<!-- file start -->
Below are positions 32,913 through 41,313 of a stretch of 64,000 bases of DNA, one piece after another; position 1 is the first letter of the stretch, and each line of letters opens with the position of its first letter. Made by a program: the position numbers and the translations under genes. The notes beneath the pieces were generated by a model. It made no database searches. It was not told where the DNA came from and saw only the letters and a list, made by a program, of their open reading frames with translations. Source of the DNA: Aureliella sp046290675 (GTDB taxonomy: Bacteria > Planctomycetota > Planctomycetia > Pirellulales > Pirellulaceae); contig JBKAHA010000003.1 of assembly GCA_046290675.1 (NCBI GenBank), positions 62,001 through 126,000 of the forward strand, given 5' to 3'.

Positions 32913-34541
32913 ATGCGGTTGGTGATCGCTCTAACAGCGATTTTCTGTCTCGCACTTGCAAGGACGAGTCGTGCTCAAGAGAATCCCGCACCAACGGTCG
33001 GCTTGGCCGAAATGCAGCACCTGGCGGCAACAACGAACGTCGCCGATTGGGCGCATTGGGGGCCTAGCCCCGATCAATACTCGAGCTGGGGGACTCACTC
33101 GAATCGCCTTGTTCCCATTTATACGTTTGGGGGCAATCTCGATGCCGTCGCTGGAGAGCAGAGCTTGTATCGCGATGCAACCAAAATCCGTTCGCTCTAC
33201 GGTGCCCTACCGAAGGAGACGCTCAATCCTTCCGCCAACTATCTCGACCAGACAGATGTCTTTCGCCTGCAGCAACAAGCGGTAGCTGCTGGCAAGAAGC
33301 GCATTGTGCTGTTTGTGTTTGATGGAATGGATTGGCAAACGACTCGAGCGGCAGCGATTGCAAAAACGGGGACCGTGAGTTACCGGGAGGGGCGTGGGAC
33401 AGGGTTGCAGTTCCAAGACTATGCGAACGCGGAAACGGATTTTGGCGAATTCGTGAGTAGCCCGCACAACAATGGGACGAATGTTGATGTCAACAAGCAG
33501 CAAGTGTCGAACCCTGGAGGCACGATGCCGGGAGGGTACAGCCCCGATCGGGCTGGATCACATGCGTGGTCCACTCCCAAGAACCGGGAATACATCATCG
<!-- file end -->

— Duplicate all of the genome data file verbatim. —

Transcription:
Below are positions 32,913 through 41,313 of a stretch of 64,000 bases of DNA, one piece after another; position 1 is the first letter of the stretch, and each line of letters opens with the position of its first letter. Made by a program: the position numbers and the translations under genes. The notes beneath the pieces were generated by a model. It made no database searches. It was not told where the DNA came from and saw only the letters and a list, made by a program, of their open reading frames with translations. Source of the DNA: Aureliella sp046290675 (GTDB taxonomy: Bacteria > Planctomycetota > Planctomycetia > Pirellulales > Pirellulaceae); contig JBKAHA010000003.1 of assembly GCA_046290675.1 (NCBI GenBank), positions 62,001 through 126,000 of the forward strand, given 5' to 3'.

Positions 32913-34541
32913 ATGCGGTTGGTGATCGCTCTAACAGCGATTTTCTGTCTCGCACTTGCAAGGACGAGTCGTGCTCAAGAGAATCCCGCACCAACGGTCG
33001 GCTTGGCCGAAATGCAGCACCTGGCGGCAACAACGAACGTCGCCGATTGGGCGCATTGGGGGCCTAGCCCCGATCAATACTCGAGCTGGGGGACTCACTC
33101 GAATCGCCTTGTTCCCATTTATACGTTTGGGGGCAATCTCGATGCCGTCGCTGGAGAGCAGAGCTTGTATCGCGATGCAACCAAAATCCGTTCGCTCTAC
33201 GGTGCCCTACCGAAGGAGACGCTCAATCCTTCCGCCAACTATCTCGACCAGACAGATGTCTTTCGCCTGCAGCAACAAGCGGTAGCTGCTGGCAAGAAGC
33301 GCATTGTGCTGTTTGTGTTTGATGGAATGGATTGGCAAACGACTCGAGCGGCAGCGATTGCAAAAACGGGGACCGTGAGTTACCGGGAGGGGCGTGGGAC
33401 AGGGTTGCAGTTCCAAGACTATGCGAACGCGGAAACGGATTTTGGCGAATTCGTGAGTAGCCCGCACAACAATGGGACGAATGTTGATGTCAACAAGCAG
33501 CAAGTGTCGAACCCTGGAGGCACGATGCCGGGAGGGTACAGCCCCGATCGGGCTGGATCACATGCGTGGTCCACTCCCAAGAACCGGGAATACATCATCG